Health reporter for The Sydney Morning Herald Melissa Cunningham exposes the shocking news that 10 percent of Australian women experience early menopause, a rare condition which causes ovarian insufficiency in women under 40 years of age. This is a huge number of young women and is extremely alarming.
Lorena Beatriz was 25 when she was diagnosed with early onset menopause and she is not alone for 10 percent of Australian women experience early menopause. It is very rare for the condition known as premature ovarian failure to occur at such an early age with the annual incidence at 10 per 100,000 between 15 and 29 years of age.
According to Health Talk Australia:
Early menopause (menopause before age 45) or premature ovarian insufficiency (loss of ovarian function before age 40 years) are complex health conditions with many different causes, both known and unknown.
In up to 90% of women with spontaneous premature ovarian insufficiency, the cause is unexplained.
POI can be associated with autoimmune disorders. Autoimmune thyroid disease is the most common autoimmune association with POI; however, adrenal, parathyroid, type 1 diabetes mellitus, pernicious anaemia, myasthenia gravis and connective tissue disorders are also associated.
If POI is associated with autoimmune type illnesses then what is causing the autoimmunity in the first place?
The Australasian society of clinical immunology and allergy define autoimmune diseases
as a broad range of related diseases in which a person’s immune system produces an inappropriate response against its own cells, tissues and/or organs, resulting in inflammation and damage.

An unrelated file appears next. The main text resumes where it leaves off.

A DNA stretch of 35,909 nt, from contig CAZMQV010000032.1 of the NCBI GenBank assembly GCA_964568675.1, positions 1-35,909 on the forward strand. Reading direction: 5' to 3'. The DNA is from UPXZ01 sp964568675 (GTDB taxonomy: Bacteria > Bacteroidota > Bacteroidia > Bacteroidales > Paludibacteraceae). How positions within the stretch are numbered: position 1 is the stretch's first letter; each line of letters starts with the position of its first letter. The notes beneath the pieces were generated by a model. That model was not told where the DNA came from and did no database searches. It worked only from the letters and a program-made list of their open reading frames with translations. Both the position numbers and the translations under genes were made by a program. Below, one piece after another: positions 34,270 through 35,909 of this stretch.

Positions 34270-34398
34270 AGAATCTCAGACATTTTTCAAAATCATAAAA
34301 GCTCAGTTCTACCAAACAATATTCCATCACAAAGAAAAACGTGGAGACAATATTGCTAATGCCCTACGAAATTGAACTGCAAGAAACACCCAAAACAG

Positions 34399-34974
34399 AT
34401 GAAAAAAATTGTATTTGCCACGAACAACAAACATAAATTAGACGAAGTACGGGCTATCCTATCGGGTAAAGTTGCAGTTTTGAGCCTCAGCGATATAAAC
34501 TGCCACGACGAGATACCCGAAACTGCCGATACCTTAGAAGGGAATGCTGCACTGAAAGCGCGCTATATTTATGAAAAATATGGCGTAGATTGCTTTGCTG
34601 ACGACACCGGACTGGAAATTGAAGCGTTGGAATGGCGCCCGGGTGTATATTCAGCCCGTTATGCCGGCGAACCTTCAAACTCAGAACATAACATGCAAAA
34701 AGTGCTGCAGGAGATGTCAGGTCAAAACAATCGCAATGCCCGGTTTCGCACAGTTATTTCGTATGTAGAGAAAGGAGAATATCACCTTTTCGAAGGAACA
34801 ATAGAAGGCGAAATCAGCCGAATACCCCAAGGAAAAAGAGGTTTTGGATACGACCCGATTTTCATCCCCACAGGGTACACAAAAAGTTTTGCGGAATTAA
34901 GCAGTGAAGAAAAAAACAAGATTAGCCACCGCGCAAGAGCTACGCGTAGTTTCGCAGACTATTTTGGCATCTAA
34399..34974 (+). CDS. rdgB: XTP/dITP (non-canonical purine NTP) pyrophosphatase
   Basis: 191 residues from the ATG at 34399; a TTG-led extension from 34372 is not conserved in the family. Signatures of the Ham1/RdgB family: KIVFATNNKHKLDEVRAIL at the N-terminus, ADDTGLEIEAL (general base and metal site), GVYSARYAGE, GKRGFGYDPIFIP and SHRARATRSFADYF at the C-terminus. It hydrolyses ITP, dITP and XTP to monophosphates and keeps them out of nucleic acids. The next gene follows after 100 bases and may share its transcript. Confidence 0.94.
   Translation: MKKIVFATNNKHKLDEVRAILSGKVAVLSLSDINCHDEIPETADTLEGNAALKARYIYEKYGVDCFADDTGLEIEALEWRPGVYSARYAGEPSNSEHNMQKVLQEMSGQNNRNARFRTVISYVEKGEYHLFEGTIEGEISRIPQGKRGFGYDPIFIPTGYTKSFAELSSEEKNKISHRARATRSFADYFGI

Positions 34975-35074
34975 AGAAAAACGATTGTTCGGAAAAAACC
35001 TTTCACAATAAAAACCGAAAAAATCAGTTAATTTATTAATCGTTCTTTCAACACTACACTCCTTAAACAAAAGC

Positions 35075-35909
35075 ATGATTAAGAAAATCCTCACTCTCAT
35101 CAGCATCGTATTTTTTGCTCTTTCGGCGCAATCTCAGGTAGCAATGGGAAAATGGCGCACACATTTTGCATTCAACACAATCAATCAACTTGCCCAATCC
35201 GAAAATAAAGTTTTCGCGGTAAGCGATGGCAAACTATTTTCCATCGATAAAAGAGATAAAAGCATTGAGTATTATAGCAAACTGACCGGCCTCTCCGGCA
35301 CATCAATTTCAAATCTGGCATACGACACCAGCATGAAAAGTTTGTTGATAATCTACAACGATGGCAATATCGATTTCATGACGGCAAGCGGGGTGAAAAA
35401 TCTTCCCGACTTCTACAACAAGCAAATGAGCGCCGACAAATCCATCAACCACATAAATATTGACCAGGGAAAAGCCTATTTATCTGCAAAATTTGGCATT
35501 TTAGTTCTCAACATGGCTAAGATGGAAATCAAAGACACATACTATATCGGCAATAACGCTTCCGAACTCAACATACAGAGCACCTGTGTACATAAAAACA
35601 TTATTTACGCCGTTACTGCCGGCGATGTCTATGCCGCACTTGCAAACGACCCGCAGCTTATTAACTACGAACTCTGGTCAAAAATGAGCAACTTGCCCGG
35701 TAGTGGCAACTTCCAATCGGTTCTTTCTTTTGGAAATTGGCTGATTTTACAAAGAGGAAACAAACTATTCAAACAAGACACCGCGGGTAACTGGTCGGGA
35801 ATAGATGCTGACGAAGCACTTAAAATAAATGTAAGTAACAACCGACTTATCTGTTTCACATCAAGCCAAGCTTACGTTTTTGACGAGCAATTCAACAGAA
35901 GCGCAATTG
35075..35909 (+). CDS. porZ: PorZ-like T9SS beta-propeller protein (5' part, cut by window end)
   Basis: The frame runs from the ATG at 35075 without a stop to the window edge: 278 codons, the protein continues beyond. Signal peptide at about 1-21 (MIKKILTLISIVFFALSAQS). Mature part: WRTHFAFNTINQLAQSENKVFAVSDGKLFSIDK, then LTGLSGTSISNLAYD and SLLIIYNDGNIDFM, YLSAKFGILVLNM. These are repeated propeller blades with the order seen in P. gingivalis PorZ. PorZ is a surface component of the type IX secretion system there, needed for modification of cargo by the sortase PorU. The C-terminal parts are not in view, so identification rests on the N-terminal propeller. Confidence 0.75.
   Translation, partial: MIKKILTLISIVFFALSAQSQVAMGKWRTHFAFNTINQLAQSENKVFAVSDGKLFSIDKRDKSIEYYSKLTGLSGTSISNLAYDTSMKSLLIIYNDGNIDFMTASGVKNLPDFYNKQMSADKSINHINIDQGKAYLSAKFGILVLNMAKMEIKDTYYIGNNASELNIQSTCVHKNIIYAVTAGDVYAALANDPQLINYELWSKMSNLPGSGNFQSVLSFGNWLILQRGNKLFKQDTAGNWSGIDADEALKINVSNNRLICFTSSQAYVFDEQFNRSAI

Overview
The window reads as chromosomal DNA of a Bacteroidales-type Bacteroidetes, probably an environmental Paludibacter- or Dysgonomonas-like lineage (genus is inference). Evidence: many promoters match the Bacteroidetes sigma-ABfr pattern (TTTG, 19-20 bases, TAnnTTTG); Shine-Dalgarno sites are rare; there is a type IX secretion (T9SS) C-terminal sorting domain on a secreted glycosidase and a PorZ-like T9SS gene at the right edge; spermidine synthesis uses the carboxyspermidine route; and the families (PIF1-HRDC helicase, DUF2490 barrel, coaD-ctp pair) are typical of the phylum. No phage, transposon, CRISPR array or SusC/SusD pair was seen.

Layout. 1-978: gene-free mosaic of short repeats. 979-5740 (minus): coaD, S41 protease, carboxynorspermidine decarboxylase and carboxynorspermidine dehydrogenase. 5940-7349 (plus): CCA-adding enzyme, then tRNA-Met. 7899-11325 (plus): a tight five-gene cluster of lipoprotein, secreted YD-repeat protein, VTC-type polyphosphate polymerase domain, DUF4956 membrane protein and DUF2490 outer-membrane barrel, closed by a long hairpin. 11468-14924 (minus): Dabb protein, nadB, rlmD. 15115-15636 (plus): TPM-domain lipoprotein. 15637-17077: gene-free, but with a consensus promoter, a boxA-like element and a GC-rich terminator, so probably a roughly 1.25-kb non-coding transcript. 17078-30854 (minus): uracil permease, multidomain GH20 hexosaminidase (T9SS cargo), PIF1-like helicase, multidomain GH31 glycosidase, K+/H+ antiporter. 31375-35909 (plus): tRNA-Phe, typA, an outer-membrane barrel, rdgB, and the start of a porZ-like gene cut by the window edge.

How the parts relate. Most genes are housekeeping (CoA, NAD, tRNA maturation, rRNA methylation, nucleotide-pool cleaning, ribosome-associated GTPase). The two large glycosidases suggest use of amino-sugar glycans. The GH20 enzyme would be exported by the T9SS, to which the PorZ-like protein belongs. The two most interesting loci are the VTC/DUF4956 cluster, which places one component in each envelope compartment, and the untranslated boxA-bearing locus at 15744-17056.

Autoimmune diseases are now soaring all over the world.
What has changed during the last few decades of human existence to bring about such devastating levels of human illness.
In Vaccines, Autoimmunity and the Changing Nature of Childhood Illness, the author Thomas Cowan begins with a description of how when he was growing up he never heard of children with chronic illness or of children who took prescription medicines.
Many of us had horrible diets, yet chronic disease among children was relatively unknown. No one had ever heard of autism, let alone a family member with autism.
Cowan writes that the cause is environmental requiring us to do something about it. The problem as he sees it stems from the huge drop in infectious disease which ‘train the immune system’.
During his practice he has treated many children who had childhood infectious diseases such as whooping cough, chicken pox, rubella, mumps and measles. These children recovered well and did not develop complications.
1 in 2.5 children have an allergy
1 in 6 children has a developmental disability
1 in 9 children has attention-deficit/hyperactivity disorder ADHD
1 in 11 children has asthma
1 in 13 children has severe food allergies
1 in 36 children has autism
In this interview Cowan explains how our wonderful immune systems have been ravaged by vaccines.
Vaccination could well be one of the causes of this alarming increase in female infertility. And one vaccine in particular-the HPV vaccine, Gardasil.